Native fish diversity alters the effects of an invasive species on food webs

Michael P. Carey, David H Wahl

Research output: Contribution to journalArticlepeer-review


Aquatic communities have been altered by invasive species, with impacts on native biodiversity and ecosystem function. At the same time, native biodiversity may mitigate the effects of an invader. Common carp (Cyprinus carpio) is a ubiquitous, invasive fish species that strongly influences community and ecosystem processes. We used common carp to test whether the potential effects of an invasive species are altered across a range of species diversity in native communities. in mesocosms, treatments of zero, one, three, and six native fish species were used to represent the nested subset patterns observed in fish communities of lakes in Illinois, USA. The effect of the invader was tested across fish richness treatments by adding common carp to the native community and substituting native biomass with common carp. Native species and intraspecific effects reduced invader growth. The invader reduced native fish growth; however, the negative effect was minimized with increasing native richness. The zooplankton grazer community was modified by a top-down effect from the invader that increased the amount of phytoplankton. Neither the invader nor richness treatments influenced total phosphorus or community metabolism. Overall, the invader reduced resources for native species, and the effect scaled with how the invader was incorporated into the community. Higher native diversity mitigated the impact of the invader, confirming the need to consider biodiversity when predicting the impacts of invasive species.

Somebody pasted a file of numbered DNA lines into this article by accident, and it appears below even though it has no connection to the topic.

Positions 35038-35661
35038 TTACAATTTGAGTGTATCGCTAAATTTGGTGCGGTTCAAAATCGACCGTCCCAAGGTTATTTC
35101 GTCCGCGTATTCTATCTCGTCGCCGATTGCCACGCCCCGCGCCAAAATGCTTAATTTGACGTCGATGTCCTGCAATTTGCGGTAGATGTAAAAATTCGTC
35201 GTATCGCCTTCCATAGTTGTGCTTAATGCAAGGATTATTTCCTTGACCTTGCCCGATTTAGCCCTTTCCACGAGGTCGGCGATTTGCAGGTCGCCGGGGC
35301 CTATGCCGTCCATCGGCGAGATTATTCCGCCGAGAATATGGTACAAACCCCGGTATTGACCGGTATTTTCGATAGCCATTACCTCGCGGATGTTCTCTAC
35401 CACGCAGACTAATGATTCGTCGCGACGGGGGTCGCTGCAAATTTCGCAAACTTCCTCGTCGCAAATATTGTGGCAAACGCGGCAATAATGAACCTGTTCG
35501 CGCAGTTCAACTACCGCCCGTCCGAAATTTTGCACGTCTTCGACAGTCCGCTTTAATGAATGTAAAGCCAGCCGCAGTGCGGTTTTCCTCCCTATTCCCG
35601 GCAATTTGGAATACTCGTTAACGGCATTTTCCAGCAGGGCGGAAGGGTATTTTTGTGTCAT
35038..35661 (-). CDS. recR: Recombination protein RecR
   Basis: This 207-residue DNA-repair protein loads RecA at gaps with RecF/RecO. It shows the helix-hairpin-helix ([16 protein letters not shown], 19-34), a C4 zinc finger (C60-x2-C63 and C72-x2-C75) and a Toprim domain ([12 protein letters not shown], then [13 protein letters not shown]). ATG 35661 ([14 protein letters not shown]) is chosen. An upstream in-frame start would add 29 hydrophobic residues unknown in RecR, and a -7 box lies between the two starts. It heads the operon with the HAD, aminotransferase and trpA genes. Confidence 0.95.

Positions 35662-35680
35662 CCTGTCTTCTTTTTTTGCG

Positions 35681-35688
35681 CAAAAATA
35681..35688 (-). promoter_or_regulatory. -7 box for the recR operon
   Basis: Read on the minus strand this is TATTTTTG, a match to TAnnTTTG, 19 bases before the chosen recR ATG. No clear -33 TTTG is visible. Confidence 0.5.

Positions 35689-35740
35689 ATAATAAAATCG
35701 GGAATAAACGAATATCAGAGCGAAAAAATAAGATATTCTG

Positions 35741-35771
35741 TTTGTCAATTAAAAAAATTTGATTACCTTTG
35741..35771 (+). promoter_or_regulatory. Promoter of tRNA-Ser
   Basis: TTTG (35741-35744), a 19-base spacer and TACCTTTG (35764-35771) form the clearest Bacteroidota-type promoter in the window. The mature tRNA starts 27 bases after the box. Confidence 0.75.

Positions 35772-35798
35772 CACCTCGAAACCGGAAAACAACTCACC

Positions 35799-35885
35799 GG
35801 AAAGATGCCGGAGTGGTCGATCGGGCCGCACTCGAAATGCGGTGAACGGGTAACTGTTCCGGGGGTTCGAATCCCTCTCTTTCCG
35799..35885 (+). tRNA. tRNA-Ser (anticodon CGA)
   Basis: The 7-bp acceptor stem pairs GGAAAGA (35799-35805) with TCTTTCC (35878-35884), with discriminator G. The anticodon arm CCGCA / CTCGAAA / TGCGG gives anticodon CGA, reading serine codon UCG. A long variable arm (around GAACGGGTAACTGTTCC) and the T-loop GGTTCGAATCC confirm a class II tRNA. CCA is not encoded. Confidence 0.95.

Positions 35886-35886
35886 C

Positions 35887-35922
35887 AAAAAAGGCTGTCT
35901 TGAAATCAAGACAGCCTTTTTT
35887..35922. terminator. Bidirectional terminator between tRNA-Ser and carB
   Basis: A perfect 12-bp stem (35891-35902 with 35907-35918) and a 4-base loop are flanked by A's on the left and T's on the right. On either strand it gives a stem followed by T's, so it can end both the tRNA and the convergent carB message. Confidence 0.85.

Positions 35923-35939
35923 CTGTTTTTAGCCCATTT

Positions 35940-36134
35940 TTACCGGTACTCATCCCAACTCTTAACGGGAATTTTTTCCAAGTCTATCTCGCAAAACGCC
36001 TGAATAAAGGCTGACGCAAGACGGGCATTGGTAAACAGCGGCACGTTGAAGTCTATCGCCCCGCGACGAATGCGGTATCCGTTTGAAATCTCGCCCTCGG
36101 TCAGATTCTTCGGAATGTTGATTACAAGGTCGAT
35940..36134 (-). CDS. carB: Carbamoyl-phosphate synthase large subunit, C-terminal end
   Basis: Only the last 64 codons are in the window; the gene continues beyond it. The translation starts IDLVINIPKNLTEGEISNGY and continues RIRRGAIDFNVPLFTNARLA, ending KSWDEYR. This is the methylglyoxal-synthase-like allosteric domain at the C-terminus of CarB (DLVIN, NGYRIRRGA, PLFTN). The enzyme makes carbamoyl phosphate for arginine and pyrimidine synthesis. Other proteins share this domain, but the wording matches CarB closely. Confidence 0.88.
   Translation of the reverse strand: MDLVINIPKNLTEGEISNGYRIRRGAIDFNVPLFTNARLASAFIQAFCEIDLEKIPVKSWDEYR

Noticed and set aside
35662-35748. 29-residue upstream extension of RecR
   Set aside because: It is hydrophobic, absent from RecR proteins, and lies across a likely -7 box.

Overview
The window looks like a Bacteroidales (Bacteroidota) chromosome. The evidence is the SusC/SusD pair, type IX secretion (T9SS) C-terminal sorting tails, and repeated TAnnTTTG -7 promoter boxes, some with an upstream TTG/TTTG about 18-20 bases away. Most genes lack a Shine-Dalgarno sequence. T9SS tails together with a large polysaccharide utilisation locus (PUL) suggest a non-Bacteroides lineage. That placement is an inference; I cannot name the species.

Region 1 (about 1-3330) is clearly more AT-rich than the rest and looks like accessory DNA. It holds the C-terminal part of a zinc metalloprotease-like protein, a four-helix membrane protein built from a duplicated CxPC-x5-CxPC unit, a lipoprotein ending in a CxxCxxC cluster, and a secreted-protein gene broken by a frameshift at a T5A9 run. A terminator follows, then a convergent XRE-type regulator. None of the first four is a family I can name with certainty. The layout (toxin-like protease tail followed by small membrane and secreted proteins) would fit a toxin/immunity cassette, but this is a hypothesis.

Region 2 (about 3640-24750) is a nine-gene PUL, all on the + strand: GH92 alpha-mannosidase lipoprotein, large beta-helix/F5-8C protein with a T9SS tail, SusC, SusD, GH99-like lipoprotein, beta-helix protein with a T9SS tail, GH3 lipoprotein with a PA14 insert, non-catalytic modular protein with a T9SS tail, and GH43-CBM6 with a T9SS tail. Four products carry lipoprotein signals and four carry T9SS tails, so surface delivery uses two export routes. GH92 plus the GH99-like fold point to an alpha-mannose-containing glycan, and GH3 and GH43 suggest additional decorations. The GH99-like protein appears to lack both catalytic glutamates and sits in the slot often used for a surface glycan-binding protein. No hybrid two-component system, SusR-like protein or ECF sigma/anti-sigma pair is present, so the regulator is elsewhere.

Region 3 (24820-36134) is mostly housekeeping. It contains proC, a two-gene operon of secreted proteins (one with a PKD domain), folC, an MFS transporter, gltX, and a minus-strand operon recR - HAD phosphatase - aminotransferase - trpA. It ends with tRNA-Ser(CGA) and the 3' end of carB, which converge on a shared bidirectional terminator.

Original languageEnglish (US)
Pages (from-to)2965-2974
Number of pages10
Issue number10
StatePublished - Oct 1 2010


  • Biodiversity
  • Common carp
  • Cyprinus carpio
  • Food webs
  • Illinois, USA
  • Invasion
  • Invasive species

ASJC Scopus subject areas

  • Ecology, Evolution, Behavior and Systematics


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